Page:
Updated: Aug 4
Now, here’s Part 3 of our Blog Series: Filipino Nurses Around The World. Are you ready to hear an inspiring story of determination and passion? Let’s dive into the remarkable journey of Jessa Menor, a registered nurse from the Philippines who has taken her skills and expertise to the beautiful land down under - Australia. In this blog post, we will explore the challenges, triumphs, and valuable insights Jessa gained along the way.
How Did You Become a Nurse in Australia?
Jessa enrolled in a conversion program at Edith Cowan University. This intensive one-year Bachelor's degree in nursing equipped her with the necessary skills and knowledge required to thrive in the Australian healthcare system. You need to be a registered nurse in the Philippines to be eligible to enrol in this program. After completing the program, she obtained registration with the Australian Health Practitioner Regulation Agency (AHPRA), allowing her to practice as a nurse in Australia. Securing employment with a sponsoring employer was the final step that enabled her to fulfil her dream of working as a nurse in Australia.
Three Good Things About Being an Australian Nurse…
Firstly, the nursing practices in Australia are renowned for being evidence-based and aligned with the latest advancements in medical knowledge. This commitment to best practices ensures that nurses like Jessa are equipped with the most up-to-date information to provide top-notch care to their patients.
Secondly, Australian healthcare institutions place a strong emphasis on teamwork and support. Nurses work collaboratively with their colleagues, creating a positive work environment where everyone's contributions are valued. This team-based approach fosters a sense of camaraderie and enhances patient care outcomes.
Moreover, nurse-patient ratios in Australia are favourable compared to other countries. With lower nurse-patient ratios, Jessica said that she can dedicate more time and attention to each individual, resulting in better patient outcomes and a higher quality of care. Additionally, mental well-being is prioritized in the Australian healthcare system, ensuring that nurses receive the support they need to maintain their own well-being while caring for others.
What Are the Challenges in Becoming an AU Nurse?
Jessa encountered her fair share of challenges along her journey. One major hurdle was the requirement for work experience. While it is not mandatory, having prior experience greatly enhances the chances of securing employment. As an international nurse, it can be a struggle to find positions without experience, especially during times of increased demand, such as the COVID-19 pandemic. Additionally, AHPRA registration requires a minimum of three months of experience if you did a conversion program.
Another challenge Jessa faced was adapting to the Australian healthcare system, which differed significantly from her training in the Philippines. Australian healthcare regulations are stringent, placing a strong emphasis on patient safety. Nurses must prioritize patient care and adhere to strict guidelines, as any lapses could jeopardize their nursing license. Moreover, working in aged care nursing can be mentally and physically demanding, requiring resilience and adaptability.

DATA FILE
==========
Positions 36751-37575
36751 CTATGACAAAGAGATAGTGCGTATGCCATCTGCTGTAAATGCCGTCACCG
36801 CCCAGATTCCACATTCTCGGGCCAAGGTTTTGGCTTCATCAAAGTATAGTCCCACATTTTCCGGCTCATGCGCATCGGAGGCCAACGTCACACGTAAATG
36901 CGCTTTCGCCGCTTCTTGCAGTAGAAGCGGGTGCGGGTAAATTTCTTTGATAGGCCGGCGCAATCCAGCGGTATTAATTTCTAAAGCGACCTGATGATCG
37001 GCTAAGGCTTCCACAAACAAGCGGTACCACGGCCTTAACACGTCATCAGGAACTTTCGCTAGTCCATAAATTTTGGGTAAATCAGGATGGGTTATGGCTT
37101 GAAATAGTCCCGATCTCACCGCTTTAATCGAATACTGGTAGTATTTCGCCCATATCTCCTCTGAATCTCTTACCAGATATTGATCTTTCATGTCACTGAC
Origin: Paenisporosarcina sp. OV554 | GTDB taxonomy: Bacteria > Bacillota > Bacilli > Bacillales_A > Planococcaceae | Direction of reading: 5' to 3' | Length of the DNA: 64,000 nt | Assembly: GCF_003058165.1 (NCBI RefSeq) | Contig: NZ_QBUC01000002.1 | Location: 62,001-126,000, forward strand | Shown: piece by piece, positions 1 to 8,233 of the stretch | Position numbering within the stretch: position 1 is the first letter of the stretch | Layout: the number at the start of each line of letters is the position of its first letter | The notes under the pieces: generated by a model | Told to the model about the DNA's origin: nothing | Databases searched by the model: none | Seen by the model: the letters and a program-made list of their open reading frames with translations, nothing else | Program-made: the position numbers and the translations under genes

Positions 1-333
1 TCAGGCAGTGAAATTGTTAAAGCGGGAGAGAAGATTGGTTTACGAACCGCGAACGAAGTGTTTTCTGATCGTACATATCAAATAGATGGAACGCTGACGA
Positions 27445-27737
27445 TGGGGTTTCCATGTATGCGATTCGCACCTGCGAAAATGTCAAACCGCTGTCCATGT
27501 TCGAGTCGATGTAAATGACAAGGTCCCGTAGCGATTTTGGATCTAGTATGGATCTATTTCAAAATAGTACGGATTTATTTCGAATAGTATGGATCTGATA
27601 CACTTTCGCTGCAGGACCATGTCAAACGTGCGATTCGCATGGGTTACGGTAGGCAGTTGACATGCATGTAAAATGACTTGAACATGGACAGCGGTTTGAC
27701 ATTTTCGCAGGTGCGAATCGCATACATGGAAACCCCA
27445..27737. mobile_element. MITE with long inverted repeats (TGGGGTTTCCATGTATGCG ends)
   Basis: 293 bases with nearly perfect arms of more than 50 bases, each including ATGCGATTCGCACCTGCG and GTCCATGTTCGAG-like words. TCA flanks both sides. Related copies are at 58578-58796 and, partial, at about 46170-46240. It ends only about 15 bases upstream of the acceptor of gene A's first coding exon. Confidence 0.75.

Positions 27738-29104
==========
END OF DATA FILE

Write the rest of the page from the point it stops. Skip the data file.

How Much is the Average Pay for a Starting Au Nurse?
When it comes to financial aspects, the average salary for a nurse in Australia is approximately $74,000 AUD per year (gross). However, earning potential can vary depending on the state and whether nurses have advanced to managerial positions. It's important to note that pursuing the conversion program pathway can be financially challenging, particularly due to the high cost of international student fees. Jessa recommends conducting thorough research and ensuring that aspiring Au RNs have sufficient savings before embarking on this journey. Fees are very very expensive but it is doable.
Advice to Aspiring Au Nurses…
Jessa's journey has taught her valuable lessons and insights that she willingly shares with aspiring nurses. Her first piece of advice is to conduct extensive research and gain a thorough understanding of the requirements and processes involved. Preparation is key to navigating the complexities of the application process successfully.
Additionally, Jessa recommends aspiring nurses build a strong foundation of work experience. While not mandatory for all positions, prior experience significantly improves employment prospects. It is also crucial to stay informed about the latest developments in the nursing profession and continue professional growth through further education and training.
Jessa Menor's journey from the Philippines to Australia is a testament to the resilience, dedication, and passion that drives nurses around the world. Her experience highlights the challenges and rewards of becoming a nurse in a new country, inspiring future generations of healthcare professionals. As we conclude this blog post, let's celebrate the incredible contributions of Filipino nurses like Jessa and acknowledge their commitment to providing excellent patient care.
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